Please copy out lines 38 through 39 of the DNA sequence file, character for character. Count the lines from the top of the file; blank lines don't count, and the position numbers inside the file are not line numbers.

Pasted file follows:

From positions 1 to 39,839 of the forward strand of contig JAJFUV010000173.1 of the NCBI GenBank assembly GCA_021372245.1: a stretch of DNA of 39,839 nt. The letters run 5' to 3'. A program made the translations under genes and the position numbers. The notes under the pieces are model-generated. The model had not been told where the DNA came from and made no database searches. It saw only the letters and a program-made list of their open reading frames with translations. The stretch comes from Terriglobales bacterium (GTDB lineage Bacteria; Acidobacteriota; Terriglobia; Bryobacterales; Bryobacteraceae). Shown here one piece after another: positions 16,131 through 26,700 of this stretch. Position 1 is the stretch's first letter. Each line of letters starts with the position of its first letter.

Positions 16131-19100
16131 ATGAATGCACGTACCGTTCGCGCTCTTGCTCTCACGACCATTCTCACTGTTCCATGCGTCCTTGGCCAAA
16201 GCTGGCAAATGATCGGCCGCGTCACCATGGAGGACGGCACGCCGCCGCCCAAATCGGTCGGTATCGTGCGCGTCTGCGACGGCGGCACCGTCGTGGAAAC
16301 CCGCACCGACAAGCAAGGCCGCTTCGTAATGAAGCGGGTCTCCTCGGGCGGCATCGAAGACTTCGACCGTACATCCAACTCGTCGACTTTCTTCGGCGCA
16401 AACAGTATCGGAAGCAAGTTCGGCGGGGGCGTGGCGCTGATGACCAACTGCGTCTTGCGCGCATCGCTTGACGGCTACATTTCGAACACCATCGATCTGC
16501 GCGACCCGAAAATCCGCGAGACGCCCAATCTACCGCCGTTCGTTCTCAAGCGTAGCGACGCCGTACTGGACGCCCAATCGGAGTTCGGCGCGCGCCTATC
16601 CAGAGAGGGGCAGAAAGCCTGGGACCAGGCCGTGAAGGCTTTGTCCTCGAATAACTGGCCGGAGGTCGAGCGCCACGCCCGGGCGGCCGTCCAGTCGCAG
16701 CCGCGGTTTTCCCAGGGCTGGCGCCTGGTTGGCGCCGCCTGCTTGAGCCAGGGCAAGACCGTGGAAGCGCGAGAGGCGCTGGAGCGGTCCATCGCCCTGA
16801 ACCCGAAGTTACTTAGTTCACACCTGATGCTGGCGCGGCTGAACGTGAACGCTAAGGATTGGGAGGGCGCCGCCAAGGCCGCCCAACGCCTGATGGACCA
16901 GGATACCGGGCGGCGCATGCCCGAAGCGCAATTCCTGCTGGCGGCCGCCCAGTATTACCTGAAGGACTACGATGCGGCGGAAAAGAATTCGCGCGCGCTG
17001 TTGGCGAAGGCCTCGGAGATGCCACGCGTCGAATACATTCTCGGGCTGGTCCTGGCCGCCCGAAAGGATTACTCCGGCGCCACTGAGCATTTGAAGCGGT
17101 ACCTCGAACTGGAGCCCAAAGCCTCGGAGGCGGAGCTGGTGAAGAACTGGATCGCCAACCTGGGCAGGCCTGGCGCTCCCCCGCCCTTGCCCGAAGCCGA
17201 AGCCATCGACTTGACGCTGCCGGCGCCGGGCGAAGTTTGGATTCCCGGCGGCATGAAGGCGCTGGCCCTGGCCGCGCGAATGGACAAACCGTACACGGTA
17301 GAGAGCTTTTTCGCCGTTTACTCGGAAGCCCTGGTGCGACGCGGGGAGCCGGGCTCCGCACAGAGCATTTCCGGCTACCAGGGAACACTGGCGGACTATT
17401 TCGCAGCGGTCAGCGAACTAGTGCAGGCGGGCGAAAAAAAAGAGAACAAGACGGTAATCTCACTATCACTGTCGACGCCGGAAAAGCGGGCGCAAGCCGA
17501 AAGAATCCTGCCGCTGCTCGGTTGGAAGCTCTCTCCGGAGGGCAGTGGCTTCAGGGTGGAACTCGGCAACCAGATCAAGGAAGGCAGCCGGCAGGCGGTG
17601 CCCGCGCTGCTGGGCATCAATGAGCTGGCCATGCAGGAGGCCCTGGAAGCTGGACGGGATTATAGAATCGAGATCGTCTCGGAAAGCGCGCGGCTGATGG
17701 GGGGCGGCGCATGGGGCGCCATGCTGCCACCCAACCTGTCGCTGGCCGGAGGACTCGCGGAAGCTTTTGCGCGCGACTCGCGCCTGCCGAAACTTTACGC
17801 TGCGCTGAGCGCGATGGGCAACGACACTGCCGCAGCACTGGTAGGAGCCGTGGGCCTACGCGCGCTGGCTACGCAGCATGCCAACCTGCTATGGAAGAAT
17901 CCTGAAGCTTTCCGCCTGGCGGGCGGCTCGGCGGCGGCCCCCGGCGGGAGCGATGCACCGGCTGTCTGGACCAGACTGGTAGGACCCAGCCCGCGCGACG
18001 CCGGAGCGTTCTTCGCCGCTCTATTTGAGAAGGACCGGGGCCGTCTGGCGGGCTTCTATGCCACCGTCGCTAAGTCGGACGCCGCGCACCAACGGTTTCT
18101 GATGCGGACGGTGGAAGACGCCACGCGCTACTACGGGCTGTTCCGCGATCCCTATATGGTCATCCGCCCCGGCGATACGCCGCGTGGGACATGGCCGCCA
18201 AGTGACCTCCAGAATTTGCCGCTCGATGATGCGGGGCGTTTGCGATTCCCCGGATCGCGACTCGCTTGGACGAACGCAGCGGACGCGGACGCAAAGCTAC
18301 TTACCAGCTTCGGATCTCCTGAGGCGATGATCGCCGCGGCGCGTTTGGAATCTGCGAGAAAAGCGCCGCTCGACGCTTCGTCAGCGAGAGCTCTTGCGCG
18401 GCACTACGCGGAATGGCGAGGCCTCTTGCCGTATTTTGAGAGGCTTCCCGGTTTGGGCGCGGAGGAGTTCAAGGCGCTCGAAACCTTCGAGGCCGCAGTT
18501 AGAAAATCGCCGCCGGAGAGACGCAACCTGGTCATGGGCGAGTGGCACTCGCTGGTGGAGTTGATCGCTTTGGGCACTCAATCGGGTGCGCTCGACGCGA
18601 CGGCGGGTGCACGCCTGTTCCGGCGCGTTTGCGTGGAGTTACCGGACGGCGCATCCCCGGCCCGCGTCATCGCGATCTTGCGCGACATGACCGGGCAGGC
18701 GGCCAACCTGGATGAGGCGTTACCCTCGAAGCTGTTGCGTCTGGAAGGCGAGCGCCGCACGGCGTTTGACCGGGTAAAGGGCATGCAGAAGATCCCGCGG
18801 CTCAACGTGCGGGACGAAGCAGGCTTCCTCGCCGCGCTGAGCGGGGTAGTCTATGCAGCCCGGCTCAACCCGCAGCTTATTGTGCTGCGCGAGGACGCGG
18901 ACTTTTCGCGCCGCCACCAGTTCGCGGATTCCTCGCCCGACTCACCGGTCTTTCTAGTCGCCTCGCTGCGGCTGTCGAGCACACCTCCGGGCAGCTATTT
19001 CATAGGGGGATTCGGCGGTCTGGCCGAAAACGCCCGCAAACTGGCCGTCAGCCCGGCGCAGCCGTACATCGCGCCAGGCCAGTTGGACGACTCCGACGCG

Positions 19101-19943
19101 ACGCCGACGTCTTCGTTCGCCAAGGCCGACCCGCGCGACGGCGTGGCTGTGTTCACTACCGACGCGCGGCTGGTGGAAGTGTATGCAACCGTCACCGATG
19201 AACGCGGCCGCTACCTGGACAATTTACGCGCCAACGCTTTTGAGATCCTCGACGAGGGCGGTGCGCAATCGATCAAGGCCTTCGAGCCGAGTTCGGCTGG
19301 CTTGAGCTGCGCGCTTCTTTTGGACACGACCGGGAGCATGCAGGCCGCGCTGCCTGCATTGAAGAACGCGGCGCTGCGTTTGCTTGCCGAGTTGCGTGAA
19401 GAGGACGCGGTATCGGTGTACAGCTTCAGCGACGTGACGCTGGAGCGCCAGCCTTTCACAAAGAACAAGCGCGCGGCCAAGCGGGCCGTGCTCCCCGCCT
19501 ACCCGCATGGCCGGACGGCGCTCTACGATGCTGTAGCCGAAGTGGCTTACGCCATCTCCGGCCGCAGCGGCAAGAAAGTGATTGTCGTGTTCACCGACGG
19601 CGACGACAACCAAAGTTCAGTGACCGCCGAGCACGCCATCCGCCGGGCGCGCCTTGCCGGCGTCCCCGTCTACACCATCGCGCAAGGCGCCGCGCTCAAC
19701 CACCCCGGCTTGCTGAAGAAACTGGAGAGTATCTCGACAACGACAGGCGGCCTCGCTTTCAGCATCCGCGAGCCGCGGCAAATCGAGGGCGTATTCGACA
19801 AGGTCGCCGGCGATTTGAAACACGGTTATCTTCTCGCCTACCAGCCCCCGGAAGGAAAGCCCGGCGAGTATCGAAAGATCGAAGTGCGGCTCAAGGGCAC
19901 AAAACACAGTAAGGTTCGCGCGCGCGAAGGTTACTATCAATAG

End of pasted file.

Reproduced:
19501 ACCCGCATGGCCGGACGGCGCTCTACGATGCTGTAGCCGAAGTGGCTTACGCCATCTCCGGCCGCAGCGGCAAGAAAGTGATTGTCGTGTTCACCGACGG
19601 CGACGACAACCAAAGTTCAGTGACCGCCGAGCACGCCATCCGCCGGGCGCGCCTTGCCGGCGTCCCCGTCTACACCATCGCGCAAGGCGCCGCGCTCAAC